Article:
Friday, June 02, 2006


"As the Western world continues to accelerate towards information overload, a sort of crass lust for a non-offensive, non-distinct, all-inclusive "spirituality" has become more and more prevalent. Spirituality as a way to ignore the uglier aspects of life and focus on a highly bankable "eternal moment," a soothing white light to clutch like the Orgasmatron in Woody Allen's Sleeper.

In such a marketplace of belief, in which every world faith has been pureed into a homogenized feel-good power shake, it is often the options with a tad more grit to them that stick out. Voodoo, witchcraft, the abyss-transfixed "magick" of Aleister Crowley and Austin Osman Spare and, in the case of this recording, the solipsistic sorceries of a generation raised on late postmodernism, a fragmented mediasphere and the self-conscious posturing of "chaos magic."

While it is the most fevered belief of the "New Age seeker" that all paths lead to the same destination (and that, of course, it is never the destination that counts), one wonders if these strange children of the new millennium may well have eaten so much microwaved food that even such watered-down generalities as the "path" or the "destination" remain valid concepts to them. How does one teach patience, humility, quietude or mindfulness to a generation accustomed to terrorizing its elders with the unsettling speed of its "channel-surfing?"

The book release for Generation Hex, at Alex Grey's Chapel of Sacred Mirrors, was certainly a troubling sign that our children are willing to believe anything as long as it speaks in their "jive-talk." A throng of two hundred arrived to pay tribute to these "anarchs of the new paradigm"—James Curcio, the novelist and musician; Angelina Fabbro, the scientist; Micki Pellerano, the filmmaker; Atman, the academic; Rachel Haywire, the warrior; Shaun Frenté, the diva; and Jason Louv, the editor and circus ringleader, luring the children in. Jupiter, Mercury, Luna, Saturn, Mars, Venus, Sol. Seven seals.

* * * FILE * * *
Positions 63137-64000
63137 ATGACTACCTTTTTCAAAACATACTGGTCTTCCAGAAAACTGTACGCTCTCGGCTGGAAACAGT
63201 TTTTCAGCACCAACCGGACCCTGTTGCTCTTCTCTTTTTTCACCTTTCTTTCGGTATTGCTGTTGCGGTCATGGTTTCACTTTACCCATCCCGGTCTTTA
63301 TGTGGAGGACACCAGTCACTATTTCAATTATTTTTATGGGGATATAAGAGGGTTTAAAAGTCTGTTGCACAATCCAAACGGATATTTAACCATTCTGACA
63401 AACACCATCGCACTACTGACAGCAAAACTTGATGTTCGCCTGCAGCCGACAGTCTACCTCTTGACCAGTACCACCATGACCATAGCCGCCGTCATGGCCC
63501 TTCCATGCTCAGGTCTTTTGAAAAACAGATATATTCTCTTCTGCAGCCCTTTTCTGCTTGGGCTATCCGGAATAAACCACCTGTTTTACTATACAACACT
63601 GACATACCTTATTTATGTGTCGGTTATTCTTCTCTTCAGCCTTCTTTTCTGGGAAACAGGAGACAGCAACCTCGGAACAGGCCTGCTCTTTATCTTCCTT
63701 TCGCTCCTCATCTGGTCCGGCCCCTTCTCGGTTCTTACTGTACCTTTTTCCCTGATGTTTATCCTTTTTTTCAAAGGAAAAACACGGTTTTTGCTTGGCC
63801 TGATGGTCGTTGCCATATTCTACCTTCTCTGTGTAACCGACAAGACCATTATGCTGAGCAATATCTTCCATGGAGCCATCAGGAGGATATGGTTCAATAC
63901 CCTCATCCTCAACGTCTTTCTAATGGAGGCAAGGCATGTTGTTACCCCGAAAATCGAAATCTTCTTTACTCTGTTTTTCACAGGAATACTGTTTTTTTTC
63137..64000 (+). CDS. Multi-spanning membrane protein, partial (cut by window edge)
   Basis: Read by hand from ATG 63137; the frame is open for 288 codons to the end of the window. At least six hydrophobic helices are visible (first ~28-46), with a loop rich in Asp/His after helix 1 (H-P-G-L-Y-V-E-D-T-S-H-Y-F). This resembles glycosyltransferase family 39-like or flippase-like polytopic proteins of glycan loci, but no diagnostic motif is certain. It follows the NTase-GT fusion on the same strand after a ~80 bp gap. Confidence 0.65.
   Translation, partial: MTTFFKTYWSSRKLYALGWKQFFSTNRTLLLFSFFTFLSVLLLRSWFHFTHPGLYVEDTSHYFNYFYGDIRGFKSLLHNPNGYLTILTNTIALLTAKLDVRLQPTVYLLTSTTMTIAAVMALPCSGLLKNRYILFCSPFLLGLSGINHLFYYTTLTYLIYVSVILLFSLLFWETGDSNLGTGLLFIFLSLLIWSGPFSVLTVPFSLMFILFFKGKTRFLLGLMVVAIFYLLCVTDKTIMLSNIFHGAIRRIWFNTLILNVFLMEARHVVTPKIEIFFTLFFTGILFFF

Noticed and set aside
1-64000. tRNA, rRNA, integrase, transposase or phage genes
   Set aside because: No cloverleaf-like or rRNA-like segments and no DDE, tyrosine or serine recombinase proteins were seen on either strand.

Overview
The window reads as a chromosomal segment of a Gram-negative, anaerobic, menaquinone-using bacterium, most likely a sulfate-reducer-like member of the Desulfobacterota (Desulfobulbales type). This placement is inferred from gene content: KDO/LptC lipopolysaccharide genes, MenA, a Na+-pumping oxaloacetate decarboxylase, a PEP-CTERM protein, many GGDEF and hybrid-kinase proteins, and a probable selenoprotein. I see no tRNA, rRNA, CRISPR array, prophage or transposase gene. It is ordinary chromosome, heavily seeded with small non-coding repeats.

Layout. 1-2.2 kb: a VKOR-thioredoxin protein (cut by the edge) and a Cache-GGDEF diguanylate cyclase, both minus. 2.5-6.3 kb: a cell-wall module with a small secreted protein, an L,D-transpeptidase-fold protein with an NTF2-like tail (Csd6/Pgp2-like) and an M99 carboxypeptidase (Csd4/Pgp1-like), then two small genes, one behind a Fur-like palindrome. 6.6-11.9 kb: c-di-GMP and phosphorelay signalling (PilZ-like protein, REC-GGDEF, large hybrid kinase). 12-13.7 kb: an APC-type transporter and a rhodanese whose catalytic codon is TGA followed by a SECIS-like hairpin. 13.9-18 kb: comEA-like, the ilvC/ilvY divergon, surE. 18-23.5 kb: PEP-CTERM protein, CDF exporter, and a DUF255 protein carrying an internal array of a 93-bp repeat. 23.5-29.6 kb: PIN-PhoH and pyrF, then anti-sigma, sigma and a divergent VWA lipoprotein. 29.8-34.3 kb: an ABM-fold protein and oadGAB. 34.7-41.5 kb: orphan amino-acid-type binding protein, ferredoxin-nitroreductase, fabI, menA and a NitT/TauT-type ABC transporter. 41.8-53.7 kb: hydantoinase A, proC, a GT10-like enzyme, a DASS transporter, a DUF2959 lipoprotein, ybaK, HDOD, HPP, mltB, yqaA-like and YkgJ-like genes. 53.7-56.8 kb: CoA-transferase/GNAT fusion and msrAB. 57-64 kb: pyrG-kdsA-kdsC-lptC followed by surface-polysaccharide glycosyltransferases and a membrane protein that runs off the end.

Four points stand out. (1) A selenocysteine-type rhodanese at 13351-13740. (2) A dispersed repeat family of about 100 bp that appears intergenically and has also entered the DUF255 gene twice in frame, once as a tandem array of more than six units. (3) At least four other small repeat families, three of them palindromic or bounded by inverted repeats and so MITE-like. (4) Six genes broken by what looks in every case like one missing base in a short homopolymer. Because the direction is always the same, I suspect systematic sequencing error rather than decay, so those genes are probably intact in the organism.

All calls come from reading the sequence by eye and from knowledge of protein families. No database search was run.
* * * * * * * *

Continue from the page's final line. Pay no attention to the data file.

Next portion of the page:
And though the speakers did their best to calm the crowd from their murmurs of end-times, there was something undeniably Apocalyptic to the proceedings. Could God not only be dead, but have been so picked over by the banal "spiritual" masses that only the spears of Reason, Doubt and Humanism which killed him in the first place remain to prop up a new faith with?

The occult teachers of the past carefully coded and obfuscated their teachings. I hazard a guess that it was so that neophytes such as these couldn’t get their pudgy, pink fingers on them. Yet they have indeed, and their peers are, chillingly, taking them seriously. When Ezra Pound spoke in fear of the "sturdy, unkillable infants of the very poor," he might well have been speaking of this spiritually bankrupt "magickal" generation, raised by equally spiritually bankrupt, "permissive" and liberal parents.

If this is truly the grubby face of the "end of linear history" that de Chardin and McKenna predicted, then I can not so much give a positive review to this release as I can a negative review to the last several thousand years of linear history for having let it come to this."

-- Dr. Marvin K. Moloch, Associate Professor of Religious Studies, University of California at Bohemian Grove

On October 27, 2005, these infamous "children of the new millenium," authors of the hit Disinformation anthology Generation Hex descended on Alex Grey’s Chapel of Sacred Mirrors in New York City. Speaking to a full house, the group's discussion and debate as to the nature of magick and its place in youth culture at the beginning of the Twenty-First Century is contained herein. If you couldn't be there in the flesh, this 74 minute recording of the proceedings is the next best thing.

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